For only $10000, you mom better buys 4 American Gold Eagles. From tax perspective, there is absolutely no difference between keeping the certificate in TFSA or keeping 4 coins at home in the jewelry box.
[OP]
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andrew4321 wrote: Although there are no fees for holding the gold certificate per se, one important concern is the ability and the cost of transacting the certificate after it gets acquired. There is usually a large bid / ask spread on price and also, usually the bank prevents you to "withdraw" the certificate. Typically, in a day like today when spot price for gold is 1,828.00 USD, the bank will sell it to you maybe at +10% which is 2010.8 USD and in top of that will add another 2.5% or more for paying in Canadian dollars. When you want to sell the gold, they will quote you spot - 10%, and by not allowing you to "withdraw" the certificate you have to accept the price - the holding bank is the only buyer.

For only $10000, you mom better buys 4 American Gold Eagles. From tax perspective, there is absolutely no difference between keeping the certificate in TFSA or keeping 4 coins at home in the jewelry box.
Would she be better off with something like SPDR Gold Shares (GLD)?
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OntEdTchr wrote: Would she be better off with something like SPDR Gold Shares (GLD)?
From cost perspective, today the answer is definitely yes but, of course, a lot of things can change in coupe of decades. ETFs might not exist by than :) On the other hand, I have no doubt about physical gold. An ancient gold coin still holds value pretty well.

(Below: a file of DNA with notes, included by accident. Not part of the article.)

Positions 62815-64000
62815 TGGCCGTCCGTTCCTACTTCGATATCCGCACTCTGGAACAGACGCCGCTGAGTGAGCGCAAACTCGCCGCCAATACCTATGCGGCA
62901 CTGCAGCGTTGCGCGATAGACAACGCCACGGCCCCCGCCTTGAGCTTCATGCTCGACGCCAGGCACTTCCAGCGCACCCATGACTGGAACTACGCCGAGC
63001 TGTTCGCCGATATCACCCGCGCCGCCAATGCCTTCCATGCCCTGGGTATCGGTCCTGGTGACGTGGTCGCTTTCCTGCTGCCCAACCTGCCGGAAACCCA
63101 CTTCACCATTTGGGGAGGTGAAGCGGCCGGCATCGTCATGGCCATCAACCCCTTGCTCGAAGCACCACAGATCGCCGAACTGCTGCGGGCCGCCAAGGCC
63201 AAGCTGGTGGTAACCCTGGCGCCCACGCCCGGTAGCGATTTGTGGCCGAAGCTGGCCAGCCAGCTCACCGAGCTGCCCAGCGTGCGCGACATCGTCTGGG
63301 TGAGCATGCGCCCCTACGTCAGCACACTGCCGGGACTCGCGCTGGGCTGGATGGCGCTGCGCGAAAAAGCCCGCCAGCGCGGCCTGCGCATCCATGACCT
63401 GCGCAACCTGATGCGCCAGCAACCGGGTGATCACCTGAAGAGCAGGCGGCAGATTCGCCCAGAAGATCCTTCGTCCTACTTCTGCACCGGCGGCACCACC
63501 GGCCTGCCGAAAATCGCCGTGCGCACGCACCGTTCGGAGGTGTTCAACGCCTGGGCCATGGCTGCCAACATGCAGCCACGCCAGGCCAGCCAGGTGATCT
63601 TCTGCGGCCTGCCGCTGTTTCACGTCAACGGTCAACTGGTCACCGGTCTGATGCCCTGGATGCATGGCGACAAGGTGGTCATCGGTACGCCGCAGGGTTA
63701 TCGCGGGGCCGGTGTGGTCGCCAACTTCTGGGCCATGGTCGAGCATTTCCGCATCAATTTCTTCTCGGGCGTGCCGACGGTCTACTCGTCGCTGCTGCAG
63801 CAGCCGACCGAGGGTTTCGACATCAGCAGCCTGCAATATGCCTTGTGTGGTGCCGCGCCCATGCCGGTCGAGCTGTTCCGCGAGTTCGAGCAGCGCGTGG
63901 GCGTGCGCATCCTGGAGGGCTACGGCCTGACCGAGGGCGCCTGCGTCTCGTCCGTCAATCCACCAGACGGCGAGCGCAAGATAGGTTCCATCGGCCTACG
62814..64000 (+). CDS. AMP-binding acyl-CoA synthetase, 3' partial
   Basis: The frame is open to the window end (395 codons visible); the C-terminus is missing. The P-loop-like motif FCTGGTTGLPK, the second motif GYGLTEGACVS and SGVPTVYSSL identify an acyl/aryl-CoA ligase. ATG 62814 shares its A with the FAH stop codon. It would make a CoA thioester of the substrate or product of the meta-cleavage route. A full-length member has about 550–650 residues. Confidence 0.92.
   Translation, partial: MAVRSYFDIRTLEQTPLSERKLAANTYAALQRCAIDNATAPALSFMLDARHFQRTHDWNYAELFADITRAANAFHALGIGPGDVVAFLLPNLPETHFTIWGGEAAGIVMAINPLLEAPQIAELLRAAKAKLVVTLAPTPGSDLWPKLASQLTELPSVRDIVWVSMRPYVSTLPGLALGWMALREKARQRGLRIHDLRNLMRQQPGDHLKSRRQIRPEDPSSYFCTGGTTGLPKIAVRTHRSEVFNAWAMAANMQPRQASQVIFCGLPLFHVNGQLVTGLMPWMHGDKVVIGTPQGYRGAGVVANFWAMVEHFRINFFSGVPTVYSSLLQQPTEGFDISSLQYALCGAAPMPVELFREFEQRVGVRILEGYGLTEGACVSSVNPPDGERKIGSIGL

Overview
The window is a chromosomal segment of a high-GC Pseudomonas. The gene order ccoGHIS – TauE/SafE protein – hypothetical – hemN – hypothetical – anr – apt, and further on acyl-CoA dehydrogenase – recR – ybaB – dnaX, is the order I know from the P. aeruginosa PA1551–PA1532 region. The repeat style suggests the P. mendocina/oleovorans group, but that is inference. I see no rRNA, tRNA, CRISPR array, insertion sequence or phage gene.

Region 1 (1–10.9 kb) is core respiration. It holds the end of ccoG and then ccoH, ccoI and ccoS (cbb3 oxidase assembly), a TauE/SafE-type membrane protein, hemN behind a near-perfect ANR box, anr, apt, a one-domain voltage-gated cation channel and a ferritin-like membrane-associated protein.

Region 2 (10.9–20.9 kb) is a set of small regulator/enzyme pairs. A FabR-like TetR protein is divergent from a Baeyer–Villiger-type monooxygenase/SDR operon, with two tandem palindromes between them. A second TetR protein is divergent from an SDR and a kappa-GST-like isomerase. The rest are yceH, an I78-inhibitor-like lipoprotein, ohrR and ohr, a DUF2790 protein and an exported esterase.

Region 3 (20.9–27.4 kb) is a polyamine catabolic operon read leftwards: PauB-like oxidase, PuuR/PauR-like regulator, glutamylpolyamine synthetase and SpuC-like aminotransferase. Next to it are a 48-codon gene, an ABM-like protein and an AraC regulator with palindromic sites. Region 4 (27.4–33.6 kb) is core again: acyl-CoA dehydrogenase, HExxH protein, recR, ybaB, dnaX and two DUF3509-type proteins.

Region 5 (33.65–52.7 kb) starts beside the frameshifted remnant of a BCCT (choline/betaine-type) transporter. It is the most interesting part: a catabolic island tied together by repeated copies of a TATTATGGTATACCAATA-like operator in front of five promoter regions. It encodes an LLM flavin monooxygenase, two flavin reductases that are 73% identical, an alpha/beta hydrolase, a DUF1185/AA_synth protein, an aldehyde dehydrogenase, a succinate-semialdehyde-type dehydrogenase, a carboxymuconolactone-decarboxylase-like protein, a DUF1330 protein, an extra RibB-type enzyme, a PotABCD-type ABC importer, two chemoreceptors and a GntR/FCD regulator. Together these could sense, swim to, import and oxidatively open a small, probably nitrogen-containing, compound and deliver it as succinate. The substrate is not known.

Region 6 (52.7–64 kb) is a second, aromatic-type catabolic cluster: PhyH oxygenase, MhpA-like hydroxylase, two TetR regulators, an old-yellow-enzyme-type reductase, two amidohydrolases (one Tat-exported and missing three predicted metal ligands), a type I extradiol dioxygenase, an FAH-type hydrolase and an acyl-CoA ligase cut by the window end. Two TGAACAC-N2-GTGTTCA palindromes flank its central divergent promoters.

[OP]
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andrew4321 wrote: From cost perspective, today the answer is definitely yes but, of course, a lot of things can change in coupe of decades. ETFs might not exist by than :) On the other hand, I have no doubt about physical gold. An ancient gold coin still holds value pretty well.
I'm guessing that physical gold coins are harder to liquidate than an ETF but I understand your point that there's a lot more historical data to support the long-term value of physical gold over the long-term value of ETFs. Something for her to consider. Thanks!

Any other thoughts are appreciated. Basically, she likes gold and wants to invest a bit in gold but she's open considering the best way to do it. Physical coins vs. Certificates vs. Etf vs. Anything else.

If she were to get a few physical 1oz coins, what's the best source to purchase from?
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OntEdTchr wrote: I'm guessing that physical gold coins are harder to liquidate than an ETF but I understand your point that there's a lot more historical data to support the long-term value of physical gold over the long-term value of ETFs. Something for her to consider. Thanks!

Any other thoughts are appreciated. Basically, she likes gold and wants to invest a bit in gold but she's open considering the best way to do it. Physical coins vs. Certificates vs. Etf vs. Anything else.

If she were to get a few physical 1oz coins, what's the best source to purchase from?